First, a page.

Hit the Road, Jack! (Separation of Spouses in North Carolina)

I am frequently asked to prepare a “legal separation.”  Many prospective clients are surprised to learn that North Carolina doesn’t recognize any document or specific living arrangement as a “legal separation.”  Separation is when one spouse leaves the marital residence with the intent to separate and not resume the marital relationship.  Interestingly, according to our courts the intent doesn’t have to be communicated to the other spouse.  A couple isn’t separated if they’re living in separate rooms in the same house, and living in separate buildings on a large tract of land may not count as a separation either.

Separating is only the first step in resolving marital issues.  Prior to separating, a person considering it should consult with an experienced family law attorney.  The attorney should discuss the ramifications of separating, including one’s rights and obligations as to the issues of child custody, child support, the possibility of paying or receiving alimony, and property and debt distribution.  An attorney can help determine what’s right for you and best for your children.

In N.C., one must be separated for one year before a divorce action can be filed.  This divorce action alone doesn’t resolve any of the aforementioned issues.  A party has to file separate claims prior to or in the divorce suit to have the court resolve them.  Failing to do so could cost a party the right to obtain alimony and/or equitable distribution (property settlement).

Luckily, spouses can settle all the issues surrounding the breakup of their marriage with a Separation and Property Settlement Agreement.  This notarized document, hopefully prepared by an experienced attorney, spells out the terms of custody, visitation, child support, alimony (or waiver), and property settlement.  The document may be signed after separation but may be executed within a short and reasonable time before physical separation takes place.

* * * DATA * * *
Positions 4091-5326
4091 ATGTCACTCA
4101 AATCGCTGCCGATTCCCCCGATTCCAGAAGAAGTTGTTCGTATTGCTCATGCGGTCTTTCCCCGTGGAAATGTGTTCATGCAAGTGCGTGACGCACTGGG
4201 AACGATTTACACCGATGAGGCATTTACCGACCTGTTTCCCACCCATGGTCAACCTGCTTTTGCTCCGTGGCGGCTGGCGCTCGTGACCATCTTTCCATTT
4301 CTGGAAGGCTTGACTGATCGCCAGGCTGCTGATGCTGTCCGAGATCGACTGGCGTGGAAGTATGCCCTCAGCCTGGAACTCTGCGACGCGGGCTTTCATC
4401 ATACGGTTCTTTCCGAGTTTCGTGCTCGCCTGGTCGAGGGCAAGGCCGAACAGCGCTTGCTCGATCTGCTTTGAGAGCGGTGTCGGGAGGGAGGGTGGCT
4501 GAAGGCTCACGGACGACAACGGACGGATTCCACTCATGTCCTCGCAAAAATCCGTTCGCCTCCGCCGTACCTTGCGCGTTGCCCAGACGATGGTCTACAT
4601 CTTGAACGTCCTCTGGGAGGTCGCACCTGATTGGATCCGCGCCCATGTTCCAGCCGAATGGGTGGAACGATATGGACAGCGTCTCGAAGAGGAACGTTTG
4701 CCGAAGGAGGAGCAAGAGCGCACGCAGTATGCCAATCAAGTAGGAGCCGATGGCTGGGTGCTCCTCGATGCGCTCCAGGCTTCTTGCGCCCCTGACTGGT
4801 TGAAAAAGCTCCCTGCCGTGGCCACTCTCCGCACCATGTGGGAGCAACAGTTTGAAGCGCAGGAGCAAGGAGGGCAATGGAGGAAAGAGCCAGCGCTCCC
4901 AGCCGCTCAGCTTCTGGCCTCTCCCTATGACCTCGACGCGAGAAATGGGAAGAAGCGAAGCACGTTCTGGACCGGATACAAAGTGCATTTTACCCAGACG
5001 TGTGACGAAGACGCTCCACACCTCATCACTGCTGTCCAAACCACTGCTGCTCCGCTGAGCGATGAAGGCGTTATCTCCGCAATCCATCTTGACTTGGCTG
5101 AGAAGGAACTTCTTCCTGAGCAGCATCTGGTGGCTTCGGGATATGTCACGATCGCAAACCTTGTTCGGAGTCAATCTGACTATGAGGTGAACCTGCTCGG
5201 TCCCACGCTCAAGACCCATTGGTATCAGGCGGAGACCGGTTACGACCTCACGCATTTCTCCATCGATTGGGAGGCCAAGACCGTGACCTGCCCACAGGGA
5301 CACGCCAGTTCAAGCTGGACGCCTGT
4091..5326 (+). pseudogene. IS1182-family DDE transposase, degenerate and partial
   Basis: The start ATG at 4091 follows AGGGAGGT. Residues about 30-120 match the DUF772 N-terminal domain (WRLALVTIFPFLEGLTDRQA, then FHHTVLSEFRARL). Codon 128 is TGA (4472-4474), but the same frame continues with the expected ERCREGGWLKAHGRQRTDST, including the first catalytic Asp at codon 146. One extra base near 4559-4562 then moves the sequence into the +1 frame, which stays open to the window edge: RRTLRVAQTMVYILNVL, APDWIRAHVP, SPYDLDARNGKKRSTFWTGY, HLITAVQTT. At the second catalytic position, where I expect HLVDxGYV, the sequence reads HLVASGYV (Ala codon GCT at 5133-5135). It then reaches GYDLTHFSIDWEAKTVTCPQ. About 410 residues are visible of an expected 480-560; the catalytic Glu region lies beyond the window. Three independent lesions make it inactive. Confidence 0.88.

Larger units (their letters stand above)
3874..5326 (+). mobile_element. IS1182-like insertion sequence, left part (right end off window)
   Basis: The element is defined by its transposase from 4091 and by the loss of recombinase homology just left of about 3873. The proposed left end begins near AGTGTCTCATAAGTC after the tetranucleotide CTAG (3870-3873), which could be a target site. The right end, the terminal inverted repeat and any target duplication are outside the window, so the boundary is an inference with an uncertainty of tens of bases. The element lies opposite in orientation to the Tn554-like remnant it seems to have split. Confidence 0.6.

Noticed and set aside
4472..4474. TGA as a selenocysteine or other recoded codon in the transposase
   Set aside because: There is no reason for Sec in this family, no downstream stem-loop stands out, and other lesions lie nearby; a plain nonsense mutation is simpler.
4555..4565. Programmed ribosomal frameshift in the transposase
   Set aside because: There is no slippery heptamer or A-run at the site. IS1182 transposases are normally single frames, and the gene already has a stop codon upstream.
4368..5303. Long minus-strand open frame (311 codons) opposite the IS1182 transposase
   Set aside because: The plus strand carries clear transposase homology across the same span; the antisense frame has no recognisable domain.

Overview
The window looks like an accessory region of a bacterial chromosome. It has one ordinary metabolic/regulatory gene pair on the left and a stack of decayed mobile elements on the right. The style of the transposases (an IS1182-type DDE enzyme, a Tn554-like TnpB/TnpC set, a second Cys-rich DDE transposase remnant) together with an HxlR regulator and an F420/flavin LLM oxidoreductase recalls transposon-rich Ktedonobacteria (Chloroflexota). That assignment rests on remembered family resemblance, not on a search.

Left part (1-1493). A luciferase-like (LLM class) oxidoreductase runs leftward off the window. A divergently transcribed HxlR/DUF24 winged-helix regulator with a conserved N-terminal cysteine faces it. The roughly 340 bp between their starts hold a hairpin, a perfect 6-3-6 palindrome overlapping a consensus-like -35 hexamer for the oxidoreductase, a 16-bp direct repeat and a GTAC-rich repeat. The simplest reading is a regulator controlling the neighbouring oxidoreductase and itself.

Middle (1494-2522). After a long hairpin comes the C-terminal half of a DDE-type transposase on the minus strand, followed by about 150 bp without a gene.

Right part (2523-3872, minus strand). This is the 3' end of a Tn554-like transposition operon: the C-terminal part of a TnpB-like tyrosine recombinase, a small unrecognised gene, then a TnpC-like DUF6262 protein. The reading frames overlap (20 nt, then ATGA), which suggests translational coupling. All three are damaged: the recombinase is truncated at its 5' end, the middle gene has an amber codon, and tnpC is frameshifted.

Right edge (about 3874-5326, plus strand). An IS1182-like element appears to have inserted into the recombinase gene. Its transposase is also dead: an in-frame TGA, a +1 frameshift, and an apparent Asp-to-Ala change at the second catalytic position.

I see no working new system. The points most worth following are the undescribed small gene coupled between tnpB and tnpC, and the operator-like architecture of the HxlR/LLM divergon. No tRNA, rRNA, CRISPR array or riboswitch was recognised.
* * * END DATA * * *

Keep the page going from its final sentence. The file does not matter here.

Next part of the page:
Litigation can be expensive and creates intense levels of stress and animosity.  Separation Agreements are usually resolved more quickly, cost far less, and have a major advantage…the parties are in control of the resolution of affairs, not a judge who knows the parties from a two to three day long trial.

If you are considering separation, one of the first things you should do is contact an experienced family law attorney for a consultation to obtain advice on how to best handle your important and unique situation.  Hopefully both spouses will want to resolve matters amicably and relatively inexpensively with a comprehensive Separation Agreement.

William G. Whittaker is a partner at Weaver, Bennett & Bland, P.A. in Matthews, North Carolina.  Contact William at Weaver, Bennett & Bland, P.A. at (704) 844-1400.  The information contained in this article is general in nature and not to be taken as legal advice nor to establish an attorney-client relationship between the reader and William G. Whittaker or the law firm of Weaver, Bennett & Bland, P.A.

Weaver, Bennett & Bland, P.A. serves clients in North Carolina and South Carolina. Located in the town of Matthews between Mecklenburg and Union Counties in North Carolina since 1982, we proudly provide legal services throughout Charlotte, Matthews, Mint Hill, Stallings, Indian Trail, Monroe, Marvin, Wesley Chapel, Weddington, Waxhaw, and other surrounding communities in the Greater Charlotte area. Our clients range from national corporations and major banking institutions to individuals and local companies.